Moving to Virginia

Virginia, “the Old Dominion State”, is a southeastern state that stretches from the Chesapeake Bay to the Appalachian Mountains, with a long Atlantic Ocean coastline. It’s the oldest of the 13 original colonies, with many historic landmarks including Monticello, Founding Father Thomas Jefferson’s iconic Charlottesville plantation. The Jamestown Settlement and Colonial Williamsburg are living-history museums reenacting Colonial and Revolutionary-era life. Its capital, Richmond, is among the country’s oldest cities.

Virginia’s culture was popularized and spread across America and the South by figures such as George Washington, Thomas Jefferson, and Robert E. Lee. Their homes in Virginia represent the birthplace of America and the South. Besides the general cuisine of the Southern United States, Virginia maintains its own particular traditions. Virginia wine is made in many parts of the state. Smithfield ham, sometimes called “Virginia ham”, is a type of country ham which is protected by state law, and can only be produced in the town of Smithfield. Virginia furniture and architecture are typical of American colonial architecture. Thomas Jefferson and many of the state’s early leaders favored the Neoclassical architecture style, leading to its use for important state buildings. The Pennsylvania Dutch and their style can also be found in parts of the state.

The weather in Virginia is impacted by the mountains in the west and the Chesapeake Bay and Atlantic Ocean in the east. The mountains direct the effects of storms and weather fronts, and the lakes and shoreline prevent extreme temperatures. Winter is usually mild in northern and eastern regions, but there is the potential for more snow and cold in the mountains to the west. If you are moving to Virginia from the north, don’t get rid of your winter gear. Sometimes stretches of cold temperatures sink in, but spring usually arrives by the end of March.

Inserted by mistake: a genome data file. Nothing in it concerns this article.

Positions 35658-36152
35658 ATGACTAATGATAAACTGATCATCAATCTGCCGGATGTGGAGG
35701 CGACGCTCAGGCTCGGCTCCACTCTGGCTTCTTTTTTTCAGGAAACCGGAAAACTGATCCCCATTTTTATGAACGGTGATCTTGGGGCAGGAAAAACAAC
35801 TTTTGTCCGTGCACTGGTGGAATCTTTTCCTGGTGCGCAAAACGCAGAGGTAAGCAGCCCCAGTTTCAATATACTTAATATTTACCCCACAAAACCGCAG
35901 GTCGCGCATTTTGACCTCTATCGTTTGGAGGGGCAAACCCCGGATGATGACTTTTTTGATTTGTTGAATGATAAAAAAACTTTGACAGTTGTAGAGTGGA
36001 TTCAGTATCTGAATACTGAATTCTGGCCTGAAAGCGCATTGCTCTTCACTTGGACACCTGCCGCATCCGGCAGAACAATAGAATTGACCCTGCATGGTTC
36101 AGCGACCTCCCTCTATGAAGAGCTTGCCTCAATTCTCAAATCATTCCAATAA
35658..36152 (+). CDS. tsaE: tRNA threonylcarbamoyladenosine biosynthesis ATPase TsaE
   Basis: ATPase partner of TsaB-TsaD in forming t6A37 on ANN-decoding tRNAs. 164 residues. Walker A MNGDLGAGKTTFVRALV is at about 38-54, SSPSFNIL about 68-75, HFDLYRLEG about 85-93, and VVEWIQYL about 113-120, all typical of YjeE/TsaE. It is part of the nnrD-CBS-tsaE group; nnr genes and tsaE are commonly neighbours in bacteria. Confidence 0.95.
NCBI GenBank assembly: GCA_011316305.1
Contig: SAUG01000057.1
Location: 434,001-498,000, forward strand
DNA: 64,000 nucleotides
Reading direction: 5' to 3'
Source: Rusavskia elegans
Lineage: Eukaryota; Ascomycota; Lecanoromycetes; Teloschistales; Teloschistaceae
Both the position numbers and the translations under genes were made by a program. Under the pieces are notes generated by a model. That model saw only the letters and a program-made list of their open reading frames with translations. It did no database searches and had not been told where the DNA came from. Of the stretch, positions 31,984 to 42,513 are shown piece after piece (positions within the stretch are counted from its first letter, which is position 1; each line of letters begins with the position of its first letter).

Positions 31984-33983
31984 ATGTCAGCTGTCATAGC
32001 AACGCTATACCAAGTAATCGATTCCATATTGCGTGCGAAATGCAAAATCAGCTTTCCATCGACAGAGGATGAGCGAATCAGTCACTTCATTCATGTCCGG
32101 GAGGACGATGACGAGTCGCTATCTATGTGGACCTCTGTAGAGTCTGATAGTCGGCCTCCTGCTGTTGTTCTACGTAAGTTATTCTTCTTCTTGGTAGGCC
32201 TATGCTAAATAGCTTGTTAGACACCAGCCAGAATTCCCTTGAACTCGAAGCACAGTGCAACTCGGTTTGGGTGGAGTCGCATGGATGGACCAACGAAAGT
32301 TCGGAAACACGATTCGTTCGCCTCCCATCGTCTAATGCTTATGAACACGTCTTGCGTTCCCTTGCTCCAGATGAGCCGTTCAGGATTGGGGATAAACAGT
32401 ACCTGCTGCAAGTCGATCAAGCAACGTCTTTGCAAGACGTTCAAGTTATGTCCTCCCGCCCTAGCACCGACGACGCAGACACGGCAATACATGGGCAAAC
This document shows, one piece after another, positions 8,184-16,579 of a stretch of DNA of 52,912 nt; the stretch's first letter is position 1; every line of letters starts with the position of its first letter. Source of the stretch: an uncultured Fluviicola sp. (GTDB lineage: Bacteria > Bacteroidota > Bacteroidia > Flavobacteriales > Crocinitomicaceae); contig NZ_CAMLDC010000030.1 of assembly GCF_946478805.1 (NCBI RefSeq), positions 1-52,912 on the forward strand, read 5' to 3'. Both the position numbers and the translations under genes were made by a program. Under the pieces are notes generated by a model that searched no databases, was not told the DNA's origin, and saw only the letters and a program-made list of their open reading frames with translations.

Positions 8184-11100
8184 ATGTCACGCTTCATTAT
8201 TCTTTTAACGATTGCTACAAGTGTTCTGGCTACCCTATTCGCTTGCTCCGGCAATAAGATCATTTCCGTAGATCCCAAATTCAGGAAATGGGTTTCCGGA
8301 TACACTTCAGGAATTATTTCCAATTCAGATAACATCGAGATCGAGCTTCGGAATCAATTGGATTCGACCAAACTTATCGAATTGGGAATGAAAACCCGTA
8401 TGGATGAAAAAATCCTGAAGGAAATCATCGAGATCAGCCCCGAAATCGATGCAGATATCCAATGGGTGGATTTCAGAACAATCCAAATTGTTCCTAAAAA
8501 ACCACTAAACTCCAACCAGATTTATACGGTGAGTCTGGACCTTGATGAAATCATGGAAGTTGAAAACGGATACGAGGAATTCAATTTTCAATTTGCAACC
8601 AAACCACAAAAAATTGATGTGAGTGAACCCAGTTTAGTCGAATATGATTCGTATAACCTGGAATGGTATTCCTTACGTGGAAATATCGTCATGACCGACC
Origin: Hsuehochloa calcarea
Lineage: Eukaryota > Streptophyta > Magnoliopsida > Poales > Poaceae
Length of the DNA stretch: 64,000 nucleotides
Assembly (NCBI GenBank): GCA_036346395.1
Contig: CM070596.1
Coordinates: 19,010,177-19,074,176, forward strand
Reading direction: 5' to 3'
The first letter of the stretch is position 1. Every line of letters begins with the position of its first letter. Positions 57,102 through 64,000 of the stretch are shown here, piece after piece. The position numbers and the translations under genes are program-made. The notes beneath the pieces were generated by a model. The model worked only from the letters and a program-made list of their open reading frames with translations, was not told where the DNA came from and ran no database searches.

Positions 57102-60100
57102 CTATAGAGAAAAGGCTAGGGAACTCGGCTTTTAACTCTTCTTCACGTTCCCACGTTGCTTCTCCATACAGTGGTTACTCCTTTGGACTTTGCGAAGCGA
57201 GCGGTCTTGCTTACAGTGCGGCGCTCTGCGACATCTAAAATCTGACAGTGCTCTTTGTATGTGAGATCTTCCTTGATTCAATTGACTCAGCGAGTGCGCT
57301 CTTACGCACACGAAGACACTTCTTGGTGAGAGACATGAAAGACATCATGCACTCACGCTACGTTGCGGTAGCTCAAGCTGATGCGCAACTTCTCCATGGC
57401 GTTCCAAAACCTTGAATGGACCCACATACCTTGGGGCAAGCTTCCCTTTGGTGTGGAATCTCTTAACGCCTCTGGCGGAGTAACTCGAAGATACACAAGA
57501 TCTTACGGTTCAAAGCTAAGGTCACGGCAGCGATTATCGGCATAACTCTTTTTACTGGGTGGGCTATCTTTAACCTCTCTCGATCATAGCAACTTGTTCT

The cost of living in Northern Virginia is higher than in many other parts of the country, but salaries are often higher as well. Other parts of the state are less expensive, but those areas aren’t necessarily where the jobs are.

Although the recent housing crises caused home prices to drop, they remain higher in Virginia than in other cities and states where unemployment levels are higher. The cost of living in Virginia for either buying or renting a home or apartment varies by neighborhood. Homes or apartment buildings that are within walking distance of a metro stop are more expensive than those that are less accessible to the metro.

Virginia is an employment-at-will state; its economy has diverse sources of income, including local and federal government, military, farming and business. Virginia has 4.1 million civilian workers, and one-third of the jobs are in the service sector.

Moving to Virginia gives you many options for public transportation. If you are moving to Virginia and work in or near Washington, D.C., you’ll want to get to know the metro system, which is how many people get to and from work. If you will be working in D.C., consider buying a house that is relatively accessible to a metro station. Keep in mind that each metro line has a color. Virginia has Amtrak passenger rail service along several corridors, and Virginia Railway Express (VRE) maintains two commuter lines into Washington, D.C. from Fredericksburg and Manassas. VRE is one of the nation’s fastest growing commuter rail services, handling nearly 20,000 passengers a day. The blue, orange and yellow lines access D.C. from Virginia. If your job is near a stop on the blue and orange line (they partly overlap), choose a neighborhood that is on one of those lines so that you won’t have to change trains as part of your daily commute.

The Virginia Department of Education provides a detailed website where interested parents can see statistics about the performance of schools throughout the state. Virginia’s educational system consistently ranks in the top ten states on the U.S. Department of Education’s National Assessment of Educational Progress, with Virginia students outperforming the average in all subject areas and grade levels tested.  You should be aware that the state opted to not participate in No Child Left Behind federal funding (which regulates employment of teachers, by requiring that all teachers are “highly qualified” and was designed to hold schools accountable for students’ proficiency, as determined by testing procedures) and instead has a statewide system of support and accountability for its public schools. These standards hold the state accountable for rigorous academic standards, called the Standards of Learning (SOL). Success is measured through annual SOL testing and also through alternative testing. As of 2010, there are 167 colleges and universities in the state. Virginia law requires each public college or university to publish the amount of its fees separate from its tuition, Virginia’s two land grant universities Virginia Tech and Virginia State University receive federal funding to perform agricultural research and to conduct cooperative extension services.